[quote=cjaubert]We have all heard many arguments against the Protestant concept of Sola Scripura. What do you think is the one, single, best argument against the concept and in favor of the Catholic position?


Sola Scriptura cannot be practiced.

They don’t practice sola scriptura anyway. They have their own tradition and magisterium.


I think showing them that it was impossible for the early Church to have been practicing Sola Scriptura at least until John died. To say “scripture alone” while having some things still passed on orally is contradictory.


hello cjaubert,

Martin Luther had to remove five books from the bible before he preached solo scripture. He wanted to remove James also because it did not fit into what he wanted to preach solo scripture. So they are down to solo scripture minus five books.

Some Protestants say that the Old Testament is obsoleted by the new Testament. So they are down to solo scripture minus the five books and the entire Old Testament.

Jesus tells us, “If you wish to enter into life, obey the commandments”. This does not fit into what the Protestants want to teach in solo scripture so some Protestants say that after Jesus died everything changed. In the post ressurection perioid, Jesus is out because He preached in a pre-ressurection period, they say. So now the Protestants are down to solo scripture minus five books, minus the Old Testament, minus the gospels of Jesus.

Now we are down to primarily the writings of St. Paul. St. Paul sometimes tells us that we must obey the commandments, so some of his writings are in question.

So in reallity, the Protestants are down to solo some of St. Paul’s writings which say exactly what they want to preach. The next time you hear a Protestant minister preaching what to do to go to heaven, count how many times he quotes St. Paul compared to quoting Jesus.

Can you see how solo scripture works out for them?

Basically the Protestants missinturpet St. Paul’s writings to base their religion on the concept of “faith alone” not works. They have to do a lot of triming of scripture, and outside of scripture, to get there. What is most upsetting is that they disregard the teachings of Jesus.

NAB MAT 19:16

The dangers of riches. Another time a man came up to him and said, “Teacher, what good must I do to possess everlasting life?” He answered, “Why do you question me about what is good? There is One who is good. If you wish to enter into life, keep the commandments." “Which ones?” he asked. Jesus replied “You shall not kill”; ‘You shall not commit adultery’; ‘You shall not steal’; ‘You shall not bear false witness’; ‘Honor your father and mother’; and ‘Love your neighbor as yourself.’”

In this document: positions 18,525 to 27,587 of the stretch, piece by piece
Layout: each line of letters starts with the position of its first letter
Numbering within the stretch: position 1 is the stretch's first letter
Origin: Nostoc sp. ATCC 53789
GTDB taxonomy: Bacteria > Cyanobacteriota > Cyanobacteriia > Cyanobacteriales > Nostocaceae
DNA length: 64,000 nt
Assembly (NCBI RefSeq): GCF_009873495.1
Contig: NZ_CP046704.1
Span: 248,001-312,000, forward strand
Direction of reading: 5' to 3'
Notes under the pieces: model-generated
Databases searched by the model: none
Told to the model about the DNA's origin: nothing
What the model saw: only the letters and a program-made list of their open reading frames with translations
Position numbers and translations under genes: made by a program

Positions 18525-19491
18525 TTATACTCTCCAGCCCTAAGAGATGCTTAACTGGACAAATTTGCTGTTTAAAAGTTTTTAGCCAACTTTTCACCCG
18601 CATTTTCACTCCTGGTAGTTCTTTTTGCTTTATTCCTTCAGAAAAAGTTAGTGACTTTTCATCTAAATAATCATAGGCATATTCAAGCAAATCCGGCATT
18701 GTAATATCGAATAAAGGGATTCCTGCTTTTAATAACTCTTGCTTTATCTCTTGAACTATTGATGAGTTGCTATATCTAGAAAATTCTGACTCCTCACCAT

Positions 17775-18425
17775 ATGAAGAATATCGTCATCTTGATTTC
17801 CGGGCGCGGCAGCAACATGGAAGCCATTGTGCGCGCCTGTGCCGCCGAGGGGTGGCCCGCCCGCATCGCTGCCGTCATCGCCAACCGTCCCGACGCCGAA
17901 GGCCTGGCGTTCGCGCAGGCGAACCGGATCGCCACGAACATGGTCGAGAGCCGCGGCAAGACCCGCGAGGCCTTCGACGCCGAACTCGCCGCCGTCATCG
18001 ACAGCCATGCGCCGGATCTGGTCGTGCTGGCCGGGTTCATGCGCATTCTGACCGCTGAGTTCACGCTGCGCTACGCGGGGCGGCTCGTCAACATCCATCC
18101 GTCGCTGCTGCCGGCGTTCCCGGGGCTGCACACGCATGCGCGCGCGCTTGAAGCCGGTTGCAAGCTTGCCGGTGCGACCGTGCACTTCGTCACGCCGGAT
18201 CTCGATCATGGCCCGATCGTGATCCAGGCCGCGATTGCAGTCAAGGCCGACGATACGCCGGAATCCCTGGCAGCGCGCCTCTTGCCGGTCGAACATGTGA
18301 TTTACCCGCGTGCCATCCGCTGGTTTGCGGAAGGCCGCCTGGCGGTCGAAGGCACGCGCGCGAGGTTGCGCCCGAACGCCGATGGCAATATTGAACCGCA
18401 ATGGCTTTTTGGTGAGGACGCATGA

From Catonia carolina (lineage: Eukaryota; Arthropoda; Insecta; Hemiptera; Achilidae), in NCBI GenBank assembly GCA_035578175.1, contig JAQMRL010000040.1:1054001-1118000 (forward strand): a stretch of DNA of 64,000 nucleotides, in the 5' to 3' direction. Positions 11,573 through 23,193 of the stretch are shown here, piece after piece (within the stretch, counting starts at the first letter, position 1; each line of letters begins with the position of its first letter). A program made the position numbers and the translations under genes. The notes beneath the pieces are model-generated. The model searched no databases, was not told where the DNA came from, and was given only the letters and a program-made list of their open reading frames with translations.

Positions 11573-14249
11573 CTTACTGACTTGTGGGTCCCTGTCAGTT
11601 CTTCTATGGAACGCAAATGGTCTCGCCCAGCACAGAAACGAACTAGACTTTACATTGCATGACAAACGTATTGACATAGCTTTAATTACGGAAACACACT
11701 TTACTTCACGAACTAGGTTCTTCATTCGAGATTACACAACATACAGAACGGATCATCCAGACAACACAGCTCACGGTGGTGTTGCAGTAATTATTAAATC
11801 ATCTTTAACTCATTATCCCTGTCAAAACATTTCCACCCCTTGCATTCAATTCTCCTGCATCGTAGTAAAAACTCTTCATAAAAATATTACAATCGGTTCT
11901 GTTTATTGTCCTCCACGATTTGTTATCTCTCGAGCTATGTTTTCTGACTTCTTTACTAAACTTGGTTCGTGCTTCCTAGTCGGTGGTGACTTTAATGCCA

NAB MAT 25:31

“When the Son of Man comes in his glory, and all the angels with him, he will sit upon his glorious throne, and all the nations will be assembled before him. And he will separate them one from another, as a shepherd separates the sheep from the goats. He will place the sheep on his right and the goats on his left. Then the king will say to those on his right, 'Come, you who are blessed by my Father. Inherit the kingdom prepared for you from the foundation of the world. For I was hungry and you gave me food, I was thirsty and you gave me drink, a stranger and you welcomed me, naked and you clothed me, ill and you cared for me, in prison and you visited me.’ Then the righteous will answer him and say, ‘Lord, when did we see you hungry and feed you, or thirsty and give you drink? When did we see you a stranger and welcome you, or naked and clothe you? When did we see you ill or in prison, and visit you?’ And the king will say to them in reply, ‘Amen, I say to you, whatever you did for one of these least brothers of mine, you did for me.’ Then he will say to those on his left, 'Depart from me, you accursed, into the eternal fire prepared for the devil and his angels. For I was hungry and you gave me no food, I was thirsty and you gave me no drink, a stranger and you gave me no welcome, naked and you gave me no clothing, ill and in prison, and you did not care for me.’ Then they will answer and say, ‘Lord, when did we see you hungry or thirsty or a stranger or naked or ill or in prison, and not minister to your needs?’ He will answer them, ‘Amen, I say to you, what you did not do for one of these least ones, you did not do for me.’ And these will go off to eternal punishment, but the righteous to eternal life.”